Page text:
re:Invent is a free 3-week virtual conference that will be held November 30 – December 18, 2020. The Open Source track is back at re:Invent this year, with content spread across the first two weeks of the three-week virtual experience. Register now to view the agenda and add sessions to your calendar.
This year, the Open Source track will introduce attendees to number of open source technologies such as GraphQL, Apache Kafka, Redis, Apache Flink, and more. The track will also cover topics on app acceleration using Amplify, observability with AWS Distro for OpenTelemetry, and chaos engineering.
Here is an overview of hot topics in open source at AWS and the sessions we’re looking forward to in the Open Source track. Read Part 2 for a round-up of additional open source-related sessions at re:Invent.
Analytics and databases
Redis 2020: Creating a community-driven project—Madelyn Olson and Yossi Gottlieb
Olson and Gottlieb will dive into this topic about the direction of the Redis open source community. Redis is regarded as the world’s most loved database because of its ease of use and versatility. Redis is evolving to engage the community to drive its development, and this session will look at the origins of the new light-governance model—what will be preserved, and plans for growing the community. There will be examples of successful community members, including the ways AWS will continue contributing to Redis.
Build real-time apps with Apache Flink—Steffen Haussman
Haussman covers best practices for building low latency applications with Apache Flink. Apache Flink is a framework and engine for building streaming applications for use cases such as real-time analytics and complex event processing. He covers best practices for running low latency Apache Flink applications using Amazon Kinesis Data Analytics, and open source contributions from AWS to this use case.
Building end-to-end ML workflows with Kubeflow Pipelines—Antje Barth
Kubeflow is a popular open source machine learning (ML) toolkit for Kubernetes users who want to build custom ML pipelines. Barth will explain how to get started with Kubeflow Pipelines on AWS and demonstrate how you can integrate powerful Amazon SageMaker features, such as data labeling, large-scale hyperparameter tuning, distributed training jobs, and more.
Modern application development
Open source observability at AWS—Michael Hausenblas
Hausenblas will report on the state of the CNCF SIG Observability (o11y) in AWS. He will talk about Fluent Bit-based FireLens, Prometheus metrics support in CloudWatch, and AWS contributions to OpenTelemetry (CNCF tracing specification and instrumentation).
The serverless LAMP stack—Ben Smith
Smith has written extensively about the serverless LAMP stack. In this session you will learn what the serverless LAMP stack is and how to use your favorite open source frameworks, such as Laravel, to build modern, serverless PHP apps.
Open source meets SaaS: Accelerating the path to SaaS adoption—Tod Golding
The move to a SaaS delivery model can be daunting for ISV developers and architects. This session will walk you through an AWS solution that helps simplify this, surfacing a range of prescriptive SaaS capabilities, such as onboarding, operations, billing, and more.
Open source failure injection on AWS—Adrian Hornsby
With the move to distributed systems that are composed of a number of different subsystems, how those systems interact and the interactions between them can sometimes have unpredictable behaviors that may turn benign issues into catastrophic failures. In this session, Hornsby will explain an open source approach to failure injection on Amazon Elastic Compute Cloud (Amazon EC2) and Amazon Elastic Container Service (Amazon ECS) using AWS Systems Manager, and how Prime Video combines it with load testing for higher levels of resiliency.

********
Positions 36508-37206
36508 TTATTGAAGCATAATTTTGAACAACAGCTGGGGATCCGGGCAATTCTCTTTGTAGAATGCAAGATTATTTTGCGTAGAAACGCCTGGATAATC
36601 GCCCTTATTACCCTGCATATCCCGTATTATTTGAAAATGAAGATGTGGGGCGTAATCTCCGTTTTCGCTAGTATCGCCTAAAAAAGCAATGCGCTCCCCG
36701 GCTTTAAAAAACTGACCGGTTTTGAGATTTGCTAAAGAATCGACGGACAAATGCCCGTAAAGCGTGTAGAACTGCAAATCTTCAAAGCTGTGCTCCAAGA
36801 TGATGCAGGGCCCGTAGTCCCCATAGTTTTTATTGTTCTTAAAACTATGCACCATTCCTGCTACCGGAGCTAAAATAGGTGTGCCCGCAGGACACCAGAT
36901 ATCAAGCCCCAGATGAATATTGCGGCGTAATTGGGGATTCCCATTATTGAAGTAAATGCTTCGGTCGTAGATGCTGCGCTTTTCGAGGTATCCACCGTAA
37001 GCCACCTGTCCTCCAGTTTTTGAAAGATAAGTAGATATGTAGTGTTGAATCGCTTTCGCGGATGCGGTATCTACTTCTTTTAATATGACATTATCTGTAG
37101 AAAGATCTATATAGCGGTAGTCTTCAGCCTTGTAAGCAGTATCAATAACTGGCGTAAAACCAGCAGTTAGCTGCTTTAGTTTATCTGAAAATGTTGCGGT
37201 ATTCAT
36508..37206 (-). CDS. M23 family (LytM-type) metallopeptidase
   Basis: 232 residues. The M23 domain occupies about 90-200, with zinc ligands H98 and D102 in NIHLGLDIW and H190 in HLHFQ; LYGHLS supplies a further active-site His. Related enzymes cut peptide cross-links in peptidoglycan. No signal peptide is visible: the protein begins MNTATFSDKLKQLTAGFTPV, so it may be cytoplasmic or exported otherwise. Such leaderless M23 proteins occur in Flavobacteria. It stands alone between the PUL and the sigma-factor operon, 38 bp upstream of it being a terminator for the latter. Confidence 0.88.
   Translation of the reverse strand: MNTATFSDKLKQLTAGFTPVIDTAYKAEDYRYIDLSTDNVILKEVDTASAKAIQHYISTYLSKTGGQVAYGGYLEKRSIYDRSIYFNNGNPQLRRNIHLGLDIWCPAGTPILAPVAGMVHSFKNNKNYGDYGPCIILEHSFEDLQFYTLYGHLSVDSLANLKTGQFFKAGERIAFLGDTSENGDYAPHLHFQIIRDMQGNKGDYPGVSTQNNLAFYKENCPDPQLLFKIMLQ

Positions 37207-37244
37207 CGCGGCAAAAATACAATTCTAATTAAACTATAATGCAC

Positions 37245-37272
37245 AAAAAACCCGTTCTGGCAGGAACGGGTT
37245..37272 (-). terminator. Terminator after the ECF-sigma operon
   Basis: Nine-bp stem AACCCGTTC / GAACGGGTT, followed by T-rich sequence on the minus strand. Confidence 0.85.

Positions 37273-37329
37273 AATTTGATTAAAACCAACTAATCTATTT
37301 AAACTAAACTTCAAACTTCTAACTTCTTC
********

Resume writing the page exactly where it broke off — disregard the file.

Web and mobile development
Introduction to GraphQL—Robert Zhu
Zhu’s sessions on GraphQL are always popular and well done, so if you have been curious as to what this is and how to get started, this fundamentals sessions on GraphQL is for you.
Accelerate that app! with Amplify open source framework—Nader Dabit
Developers are building highly interactive and functional applications across social, consumer, and enterprise spaces. They want to scale their applications quickly on cloud services, and enable similar patterns and use cases in their apps, such as sign-in, MFA, storage, and real-time and offline-ready APIs. Learn how AWS Amplify provides an open source framework of libraries and components that easily add these use cases to your applications and powered by a cloud backend. This session will demonstrate how to accelerate your app development, and why Amplify is loved by the community, making it one of the top five fastest growing open source projects on GitHub.
AWS Partner sessions
App modernization on AWS with Apache Kafka & Confluent Cloud—Kai Waehner
Enterprise Architect Kai Waehner from Confluent is your host for a session in which you will learn how you can accelerate your application modernization and benefit from the open source Apache Kafka ecosystem. Waehner will share real customer stories describing timely insights gained from event-driven applications built on an event streaming platform from Confluent Cloud running on AWS, which stores and processes historical data and real-time data streams. Confluent makes Kafka enterprise-ready using infinite Kafka storage with Amazon Simple Storage Service (Amazon S3); multiple private networking options, including AWS PrivateLink; along with self-managed encryption keys for storage volume encryption with AWS Key Management Service (KMS).
re:Invent is a free 3-week virtual conference that will be held November 30 — December 18, 2020. Free registration is now open to all. Register now to view the agenda and add sessions to your calendar.